The University of Lethbridge is pleased to announce the fourth of its 2016 honorary degree recipients – honorary Cree chief, lawyer, residential school survivor, renowned sportsman and former politician J. Wilton Littlechild.
“Wilton Littlechild is the epitome of a survivor, having used his own personal tragedy and that of his people as motivation to initiate change,” says U of L Chancellor Janice Varzari. “His commitment to bettering his community and advancing the rights of indigenous people worldwide is extraordinary. We are thrilled that he has accepted our offer of an honorary degree.”
The University will present Littlechild with the degree of Doctor of Laws, honoris causa, at the 2016 Spring Convocation IV Ceremony on June 3, 2016 at 2:30 p.m. in the 1st Choice Savings Centre for Sport and Wellness.
J. Wilton Littlechild
Regarded as one of Canada’s most outstanding citizens, J. Wilton Littlechild used academic study and sport as a means to focus his energies and survive 14 years in the residential school system.
An outstanding athlete, Littlechild won more than 70 provincial, regional, national and international championships, which helped him open doors to post-secondary education. He earned his bachelor and master’s degree in physical education from the University of Alberta and, in 1976, became the initial Alberta Treaty First Nations person to receive a law degree from the U of A. This accomplishment was of great significance to the Cree Nation, who bestowed upon him the title of honorary chief.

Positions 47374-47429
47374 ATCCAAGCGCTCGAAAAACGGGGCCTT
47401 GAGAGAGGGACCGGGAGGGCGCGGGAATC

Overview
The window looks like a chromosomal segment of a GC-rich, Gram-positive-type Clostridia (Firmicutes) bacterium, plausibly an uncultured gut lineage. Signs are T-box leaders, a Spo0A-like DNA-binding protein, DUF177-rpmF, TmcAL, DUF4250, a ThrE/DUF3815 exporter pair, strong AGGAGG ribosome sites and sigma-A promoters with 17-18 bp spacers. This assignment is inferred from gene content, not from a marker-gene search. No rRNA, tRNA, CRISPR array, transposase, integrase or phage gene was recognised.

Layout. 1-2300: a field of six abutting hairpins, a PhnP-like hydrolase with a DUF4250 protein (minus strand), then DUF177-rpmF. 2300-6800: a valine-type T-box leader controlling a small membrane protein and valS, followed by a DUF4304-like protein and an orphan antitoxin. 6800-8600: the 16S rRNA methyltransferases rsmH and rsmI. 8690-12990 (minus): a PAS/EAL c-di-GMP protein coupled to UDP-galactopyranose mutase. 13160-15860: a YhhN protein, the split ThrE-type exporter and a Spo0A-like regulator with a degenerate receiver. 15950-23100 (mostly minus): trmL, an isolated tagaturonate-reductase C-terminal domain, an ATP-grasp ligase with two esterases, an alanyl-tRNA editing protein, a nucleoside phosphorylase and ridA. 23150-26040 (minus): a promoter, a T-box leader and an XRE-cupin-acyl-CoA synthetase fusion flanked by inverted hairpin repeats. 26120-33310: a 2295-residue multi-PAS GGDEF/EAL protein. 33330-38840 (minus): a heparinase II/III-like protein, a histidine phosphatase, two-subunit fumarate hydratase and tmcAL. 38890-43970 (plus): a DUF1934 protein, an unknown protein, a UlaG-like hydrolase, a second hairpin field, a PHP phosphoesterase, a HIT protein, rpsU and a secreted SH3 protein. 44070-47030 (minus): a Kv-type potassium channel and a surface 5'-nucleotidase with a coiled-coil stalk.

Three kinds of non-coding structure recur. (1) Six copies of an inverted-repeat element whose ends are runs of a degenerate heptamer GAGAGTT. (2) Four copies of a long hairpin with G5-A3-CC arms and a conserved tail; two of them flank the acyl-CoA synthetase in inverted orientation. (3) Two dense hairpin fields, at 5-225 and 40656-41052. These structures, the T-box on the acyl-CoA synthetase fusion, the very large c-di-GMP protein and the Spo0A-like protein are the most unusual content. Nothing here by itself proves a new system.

Littlechild eventually established his own law firm on the Ermineskin Reserve and made his way into the political world, where he was elected to Parliament and served as MP for the riding of Wetaskiwin-Rimby from 1988-1993. During that time, he was a parliamentary delegate to the United Nations, organizing a coalition of indigenous nations that sought and gained consultative status with the Economic and Social Council of the United Nations (ECOSOC).
Elected to several sports halls of fame, Littlechild was named to the Order of Canada in 1999 and received the Alberta Order of Excellence in 2014. All the while he has continued to serve his people and his country with perseverance, humility and grace.